Stimulus package, revisited

Today in the Wall Street Journal, Stanford University economist John Taylor explains why the first "stimulus package" didn't work, and why a new and larger one won't either. John Taylor is the author of the so-called "Taylor Rule" for fiscal policy which is cited in virtually any economic textbook you can find.

In an opinion piece called "Why permanent tax cuts are the best stimulus," Professor Taylor includes a revealing graph which shows that the stimulus package of May of this year had little or no effect on personal consumption expenditures.

Back when that "stimulus package" was passed (in February of this year) we wrote a blog post entitled "Where is the leadership?" In that post, we noted that "in the face of market turbulence and howls to 'do something' no leader arose to call for action that would really have an impact beyond shuffling dollars from one taxpayer to another in a shell game."

Yesterday, in an interview on Bloomberg (see below), former FDIC Chairman Bill Isaac repeated his call to end the mark-to-market accounting rules that have played such a role in causing the crisis in the banking system, and which continue to cause havoc:

In the interview, Mr. Isaac says that the simplest thing for the government to do would be to "simply call the Chairman of the SEC over to the White House and say 'knock it off' -- get rid of this mark-to-market accounting. You're costing the financial system hundreds of billions of dollars and the taxpayers are having to replace it."

Again, back in the first half of March, we published a post entitled "It's not worth zero, but if the market says it is . . ." in which we made the same assertion. Mark-to-market accounting is an attempt to price assets more transparently, by using the changing market price for that asset. As Mr. Isaac explains in the interview above, however, it totally ignores any fundamental analysis of the cash flows of the asset and instead uses "the market" as a shortcut for that analysis.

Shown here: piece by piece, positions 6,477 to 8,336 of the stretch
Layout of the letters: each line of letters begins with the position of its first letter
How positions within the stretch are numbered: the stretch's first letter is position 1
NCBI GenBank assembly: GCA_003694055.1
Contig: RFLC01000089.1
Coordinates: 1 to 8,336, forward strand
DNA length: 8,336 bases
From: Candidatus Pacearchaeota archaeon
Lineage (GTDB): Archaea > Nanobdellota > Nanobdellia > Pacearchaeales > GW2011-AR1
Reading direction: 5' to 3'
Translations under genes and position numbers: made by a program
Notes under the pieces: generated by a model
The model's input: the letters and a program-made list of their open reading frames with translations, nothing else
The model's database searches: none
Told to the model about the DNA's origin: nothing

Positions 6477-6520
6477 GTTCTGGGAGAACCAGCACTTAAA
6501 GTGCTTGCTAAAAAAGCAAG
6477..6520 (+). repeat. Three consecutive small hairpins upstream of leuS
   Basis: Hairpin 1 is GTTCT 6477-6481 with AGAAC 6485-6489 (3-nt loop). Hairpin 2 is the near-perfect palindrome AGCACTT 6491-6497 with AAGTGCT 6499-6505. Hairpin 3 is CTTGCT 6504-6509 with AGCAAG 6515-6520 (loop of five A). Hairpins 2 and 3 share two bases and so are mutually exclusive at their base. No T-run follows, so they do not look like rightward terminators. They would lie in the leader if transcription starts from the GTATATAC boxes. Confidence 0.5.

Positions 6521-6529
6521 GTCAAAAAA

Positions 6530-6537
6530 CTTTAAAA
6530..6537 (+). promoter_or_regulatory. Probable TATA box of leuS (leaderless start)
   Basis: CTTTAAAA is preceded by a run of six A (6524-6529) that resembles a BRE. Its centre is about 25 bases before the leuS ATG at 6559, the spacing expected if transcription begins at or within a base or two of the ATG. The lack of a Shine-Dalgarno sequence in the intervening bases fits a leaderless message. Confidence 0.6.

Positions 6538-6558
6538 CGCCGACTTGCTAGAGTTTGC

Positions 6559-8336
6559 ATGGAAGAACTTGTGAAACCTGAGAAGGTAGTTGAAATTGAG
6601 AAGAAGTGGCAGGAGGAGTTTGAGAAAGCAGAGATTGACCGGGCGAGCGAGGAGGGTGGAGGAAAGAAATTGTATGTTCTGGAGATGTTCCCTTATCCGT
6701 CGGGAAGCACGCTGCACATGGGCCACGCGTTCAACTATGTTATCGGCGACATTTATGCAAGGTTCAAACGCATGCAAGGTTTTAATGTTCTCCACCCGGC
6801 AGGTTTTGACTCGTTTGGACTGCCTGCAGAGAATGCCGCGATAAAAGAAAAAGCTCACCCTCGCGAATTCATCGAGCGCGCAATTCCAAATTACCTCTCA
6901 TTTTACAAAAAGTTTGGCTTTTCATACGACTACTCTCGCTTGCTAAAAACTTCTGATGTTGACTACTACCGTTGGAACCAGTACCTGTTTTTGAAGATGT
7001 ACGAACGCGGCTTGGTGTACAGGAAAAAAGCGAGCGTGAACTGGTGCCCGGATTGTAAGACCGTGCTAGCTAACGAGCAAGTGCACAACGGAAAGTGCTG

Respected economist Brian Wesbury made the same point in a research report yesterday, a point which he has also been making since early this year. His metaphor at the top of the second page of that two-page report explains why mark-to-market has fanned the flames of a financial industry brush fire, causing it to spread out of control to the rest of the economy.

The economic insights that are necessary to put out this problem are out there and available to Washington leaders, and they have been available since before the problem got out of control. Why they have not taken advantage of these insights is inexplicable and inexcusable.

For later posts dealing with this same subject, see also:

Subscribe to receive new posts from the Taylor Frigon Advisor via email -- click here.


Post a Comment